AETA Practice Tip: Placing CIDR

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Published on: April 10, 2018

By Tyler Dohlman (Iowa State University)

For most of us practitioners, CIDR have become a staple in our reproductive programs and will continue to be as long as they are effective. Whether they are used on donors or recipients or in artificial insemination protocols, they allow us to manipulate the estrous cycle for various needs. However, everyone has had a time when the number of CIDR put in does not match the number found when it comes time to retrieve them. This scenario can happen in a few instances: (1) we did not actually place a CIDR in the first place or (2) they fell out or were pulled out prior. CIDR, in general, should not come out sporadically, and if they do, it is usually because of poor or haphazard placement. Therefore, the latter scenario in which they are getting pulled out is more likely. In our experience, heifers are the problem child group. Heifers, curious in nature, and especially Holsteins, are all too accustomed to making our lives much more difficult by helping us pull CIDR out before our protocol says.

To mitigate this issue, I was taught at some point in my career to clip the blue attached string short. However, I usually forget to grab scissors or a knife to do such modifications to the CIDR at placement. Conveniently enough, I was taught a different modification to hide that all-too-enticing blue string. The modification is simple and easy, and rarely, if ever, do we lose CIDR in those curious Holstein heifers anymore.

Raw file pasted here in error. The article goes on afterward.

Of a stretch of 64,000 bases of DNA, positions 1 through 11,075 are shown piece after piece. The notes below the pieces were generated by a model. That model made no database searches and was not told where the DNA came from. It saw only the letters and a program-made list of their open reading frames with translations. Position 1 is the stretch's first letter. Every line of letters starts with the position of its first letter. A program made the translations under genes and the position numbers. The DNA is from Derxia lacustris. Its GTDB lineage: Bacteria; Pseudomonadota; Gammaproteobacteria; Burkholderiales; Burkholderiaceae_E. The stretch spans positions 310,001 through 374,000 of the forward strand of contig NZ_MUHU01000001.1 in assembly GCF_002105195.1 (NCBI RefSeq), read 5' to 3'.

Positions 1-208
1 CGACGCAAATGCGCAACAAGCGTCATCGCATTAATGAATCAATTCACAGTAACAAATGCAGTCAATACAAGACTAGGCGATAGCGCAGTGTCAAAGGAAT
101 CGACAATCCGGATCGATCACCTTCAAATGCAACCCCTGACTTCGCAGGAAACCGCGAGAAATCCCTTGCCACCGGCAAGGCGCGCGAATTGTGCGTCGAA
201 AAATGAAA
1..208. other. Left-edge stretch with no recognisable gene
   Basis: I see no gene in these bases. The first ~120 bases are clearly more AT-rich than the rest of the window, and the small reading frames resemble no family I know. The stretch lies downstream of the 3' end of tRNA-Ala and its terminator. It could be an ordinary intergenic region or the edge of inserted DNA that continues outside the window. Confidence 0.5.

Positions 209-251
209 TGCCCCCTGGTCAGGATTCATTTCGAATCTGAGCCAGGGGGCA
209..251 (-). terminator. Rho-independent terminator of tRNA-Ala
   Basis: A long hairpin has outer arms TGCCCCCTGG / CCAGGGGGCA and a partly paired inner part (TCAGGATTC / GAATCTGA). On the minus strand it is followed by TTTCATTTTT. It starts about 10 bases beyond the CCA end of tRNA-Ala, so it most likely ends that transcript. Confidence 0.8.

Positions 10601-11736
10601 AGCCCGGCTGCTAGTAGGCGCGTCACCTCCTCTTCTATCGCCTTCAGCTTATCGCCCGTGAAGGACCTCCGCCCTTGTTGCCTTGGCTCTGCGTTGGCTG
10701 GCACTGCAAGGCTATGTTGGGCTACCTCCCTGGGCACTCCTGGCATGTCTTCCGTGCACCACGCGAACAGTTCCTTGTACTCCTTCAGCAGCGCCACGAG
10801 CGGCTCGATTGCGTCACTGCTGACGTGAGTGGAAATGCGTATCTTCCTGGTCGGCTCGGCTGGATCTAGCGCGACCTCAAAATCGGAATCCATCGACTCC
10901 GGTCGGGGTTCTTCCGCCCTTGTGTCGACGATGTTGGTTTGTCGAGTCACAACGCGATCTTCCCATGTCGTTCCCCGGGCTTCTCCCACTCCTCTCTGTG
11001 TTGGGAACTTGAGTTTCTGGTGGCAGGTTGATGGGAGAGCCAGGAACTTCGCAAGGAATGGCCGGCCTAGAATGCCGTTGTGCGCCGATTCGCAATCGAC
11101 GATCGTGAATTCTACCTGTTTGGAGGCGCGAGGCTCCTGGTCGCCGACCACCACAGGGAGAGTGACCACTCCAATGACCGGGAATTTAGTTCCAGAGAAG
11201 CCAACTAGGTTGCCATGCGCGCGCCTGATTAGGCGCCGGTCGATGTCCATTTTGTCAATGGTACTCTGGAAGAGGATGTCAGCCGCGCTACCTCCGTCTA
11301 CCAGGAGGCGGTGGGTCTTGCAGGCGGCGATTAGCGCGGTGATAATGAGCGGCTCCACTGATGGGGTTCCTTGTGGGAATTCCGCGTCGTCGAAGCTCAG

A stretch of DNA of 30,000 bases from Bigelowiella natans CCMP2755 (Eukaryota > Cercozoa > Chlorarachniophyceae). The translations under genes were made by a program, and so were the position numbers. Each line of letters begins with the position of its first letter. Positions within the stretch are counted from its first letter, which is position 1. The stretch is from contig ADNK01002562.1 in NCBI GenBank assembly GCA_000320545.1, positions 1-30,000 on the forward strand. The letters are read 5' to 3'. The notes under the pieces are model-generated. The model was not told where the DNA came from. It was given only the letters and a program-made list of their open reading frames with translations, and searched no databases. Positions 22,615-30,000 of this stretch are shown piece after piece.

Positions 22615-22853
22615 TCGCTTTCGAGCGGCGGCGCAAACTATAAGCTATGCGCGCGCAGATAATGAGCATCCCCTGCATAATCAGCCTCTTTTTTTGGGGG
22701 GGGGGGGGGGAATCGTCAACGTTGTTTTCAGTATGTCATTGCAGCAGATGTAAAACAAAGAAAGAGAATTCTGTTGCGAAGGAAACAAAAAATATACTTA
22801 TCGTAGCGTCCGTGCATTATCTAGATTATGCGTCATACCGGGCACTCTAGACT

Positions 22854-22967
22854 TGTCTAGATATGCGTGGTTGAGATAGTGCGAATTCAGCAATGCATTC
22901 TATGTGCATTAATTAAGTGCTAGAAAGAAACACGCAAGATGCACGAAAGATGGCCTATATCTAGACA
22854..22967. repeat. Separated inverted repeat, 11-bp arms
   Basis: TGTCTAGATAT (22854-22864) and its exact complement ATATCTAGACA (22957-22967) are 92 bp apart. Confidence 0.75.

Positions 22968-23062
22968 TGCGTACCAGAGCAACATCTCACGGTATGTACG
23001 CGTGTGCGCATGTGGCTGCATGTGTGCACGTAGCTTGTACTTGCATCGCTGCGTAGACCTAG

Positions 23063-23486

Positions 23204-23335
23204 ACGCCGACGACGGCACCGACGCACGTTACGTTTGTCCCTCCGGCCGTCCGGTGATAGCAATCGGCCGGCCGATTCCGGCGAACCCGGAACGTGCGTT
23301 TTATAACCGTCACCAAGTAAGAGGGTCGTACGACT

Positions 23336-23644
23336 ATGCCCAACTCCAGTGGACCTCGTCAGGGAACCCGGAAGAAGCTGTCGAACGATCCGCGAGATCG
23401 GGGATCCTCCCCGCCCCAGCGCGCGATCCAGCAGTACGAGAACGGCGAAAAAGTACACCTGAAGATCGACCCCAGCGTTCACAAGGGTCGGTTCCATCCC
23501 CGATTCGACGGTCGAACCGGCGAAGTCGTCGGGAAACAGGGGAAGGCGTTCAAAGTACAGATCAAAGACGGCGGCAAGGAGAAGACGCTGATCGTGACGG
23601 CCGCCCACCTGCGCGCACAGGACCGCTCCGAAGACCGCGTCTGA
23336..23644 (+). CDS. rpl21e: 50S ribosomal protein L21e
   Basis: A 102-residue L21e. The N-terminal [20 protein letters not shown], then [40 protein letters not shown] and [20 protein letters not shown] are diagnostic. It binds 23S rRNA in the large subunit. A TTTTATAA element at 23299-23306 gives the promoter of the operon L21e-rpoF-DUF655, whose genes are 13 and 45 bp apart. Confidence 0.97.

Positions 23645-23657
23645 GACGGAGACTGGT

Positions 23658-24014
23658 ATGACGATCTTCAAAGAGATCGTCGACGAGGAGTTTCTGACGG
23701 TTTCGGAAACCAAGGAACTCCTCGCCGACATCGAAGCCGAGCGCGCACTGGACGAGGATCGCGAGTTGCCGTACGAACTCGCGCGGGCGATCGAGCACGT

If you have ever looked at a CIDR, there is a hole the same size as the blue string on the base of the CIDR. All you have to do is flip the blue string in the hole before placing the CIDR in the applicator. This hides the blue string and conveniently creates a looped handle for removal. In our hands, this modification has worked on our farms with heifers. Clients are less adaptive to this new method because they cannot see the blue string to confirm the CIDR is still in place, but the persuasive nature in me explains that if a CIDR were to fall out prior to protocol, it could prevent an ET or AI pregnancy. Caution: we commonly do this in cows also, and sometimes the blue string handle is in just a little too far and is out of reach. Then trans-rectal palpation guidance is needed to push the CIDR closure to the vulvar opening for retrieval.

On that note, I hope this helps someone and that you never lose another CIDR.

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